What should be included on an invoice for contractors
True for all contracting work, your individual terms should be included on your invoice in addition to your general rates. An invoice template for an independent contractor who provides multiple aspects in their service might include a breakdown of their charging process. For example, they may charge a specific hourly rate as well as a separate charge for material needed to complete the service. As a general rule, you will want to be as clear and detailed as possible when preparing your invoice.
Standard contractor invoice format should include a place for:
- Your name or the name of your company
- Your client’s name
- Invoice number and/or work order number
- The date or duration you’re providing your services
- For labor costs, a description of your services rendered
- For flat rate: Dollar amount for cost of labor
- For hourly rate: Quantity of hours spent performing work and dollar amount per hour for cost of labor
- Total amount for cost of labor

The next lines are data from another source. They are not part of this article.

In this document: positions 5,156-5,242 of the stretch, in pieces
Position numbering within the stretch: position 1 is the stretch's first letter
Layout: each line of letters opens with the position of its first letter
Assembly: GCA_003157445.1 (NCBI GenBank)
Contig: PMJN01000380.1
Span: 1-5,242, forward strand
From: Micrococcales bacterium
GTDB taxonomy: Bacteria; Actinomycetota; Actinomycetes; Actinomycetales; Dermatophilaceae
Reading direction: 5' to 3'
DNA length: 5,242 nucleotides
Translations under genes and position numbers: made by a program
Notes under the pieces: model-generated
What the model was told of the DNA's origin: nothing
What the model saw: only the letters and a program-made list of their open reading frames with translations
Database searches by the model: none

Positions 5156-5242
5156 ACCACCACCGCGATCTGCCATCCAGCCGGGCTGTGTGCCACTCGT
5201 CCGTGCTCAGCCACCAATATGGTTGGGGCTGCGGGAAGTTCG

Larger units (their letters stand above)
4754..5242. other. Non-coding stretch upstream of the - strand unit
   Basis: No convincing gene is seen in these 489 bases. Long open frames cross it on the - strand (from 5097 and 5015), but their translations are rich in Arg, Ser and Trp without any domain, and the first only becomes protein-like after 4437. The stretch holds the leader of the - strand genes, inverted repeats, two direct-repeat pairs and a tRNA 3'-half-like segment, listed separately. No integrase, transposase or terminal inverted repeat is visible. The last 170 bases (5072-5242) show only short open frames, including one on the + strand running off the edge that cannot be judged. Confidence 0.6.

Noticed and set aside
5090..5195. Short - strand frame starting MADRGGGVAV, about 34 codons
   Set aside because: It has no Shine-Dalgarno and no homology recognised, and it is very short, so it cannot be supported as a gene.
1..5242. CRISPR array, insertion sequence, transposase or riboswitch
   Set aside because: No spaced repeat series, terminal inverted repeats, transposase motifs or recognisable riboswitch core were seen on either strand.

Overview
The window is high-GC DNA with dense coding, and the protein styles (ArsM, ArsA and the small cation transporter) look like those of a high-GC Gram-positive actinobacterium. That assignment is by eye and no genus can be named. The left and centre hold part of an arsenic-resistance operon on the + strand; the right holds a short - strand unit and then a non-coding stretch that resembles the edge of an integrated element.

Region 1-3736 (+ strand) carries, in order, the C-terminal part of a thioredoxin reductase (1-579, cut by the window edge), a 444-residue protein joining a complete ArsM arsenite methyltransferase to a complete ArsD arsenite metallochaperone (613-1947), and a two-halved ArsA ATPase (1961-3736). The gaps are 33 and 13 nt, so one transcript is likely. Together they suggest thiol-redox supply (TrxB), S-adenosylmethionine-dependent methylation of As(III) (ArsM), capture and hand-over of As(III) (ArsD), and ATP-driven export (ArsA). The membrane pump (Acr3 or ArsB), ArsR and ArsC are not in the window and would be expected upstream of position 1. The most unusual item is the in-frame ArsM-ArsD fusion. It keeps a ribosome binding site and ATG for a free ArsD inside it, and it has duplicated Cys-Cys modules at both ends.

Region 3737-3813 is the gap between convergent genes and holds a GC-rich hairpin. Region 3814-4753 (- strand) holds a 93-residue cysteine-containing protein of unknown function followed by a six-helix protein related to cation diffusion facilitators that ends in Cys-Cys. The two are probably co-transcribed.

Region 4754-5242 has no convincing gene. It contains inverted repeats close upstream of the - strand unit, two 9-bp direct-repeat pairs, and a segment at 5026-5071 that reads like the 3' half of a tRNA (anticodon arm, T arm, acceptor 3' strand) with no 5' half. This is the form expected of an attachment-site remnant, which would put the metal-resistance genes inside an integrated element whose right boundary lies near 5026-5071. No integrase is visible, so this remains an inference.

- For cost of materials, a description of each material used
- Quantity of materials
- Cost per unit of materials
- Total amount for cost of materials
- Miscellaneous charges, a description, quantity, and cost for these items (if applicable)
- The total price you’re charging, including applicable tax
As an independent contractor, your taxes are not automatically deducted by your employer to comply with federal, state, and city tax requirements. It’s important to remember that, at the end of each year when you fill out a 1099 form, you will be responsible for paying those taxes to the IRS. By making sure to include a line item for any applicable taxes, you guard yourself against withholding too little from your income and being unable to pay your federal, state, and city taxes.
Remember to set aside at least 30% of your income to pay your taxes. Rates may vary according to state (and some) cities, but you will thank yourself later when you’re able to easily cut a check to the IRS to pay your taxes instead of dipping into your hard-won profits and savings to do so. Additionally, consider making quarterly payments to the IRS to avoid having to pay your taxes all at once when tax season rolls around.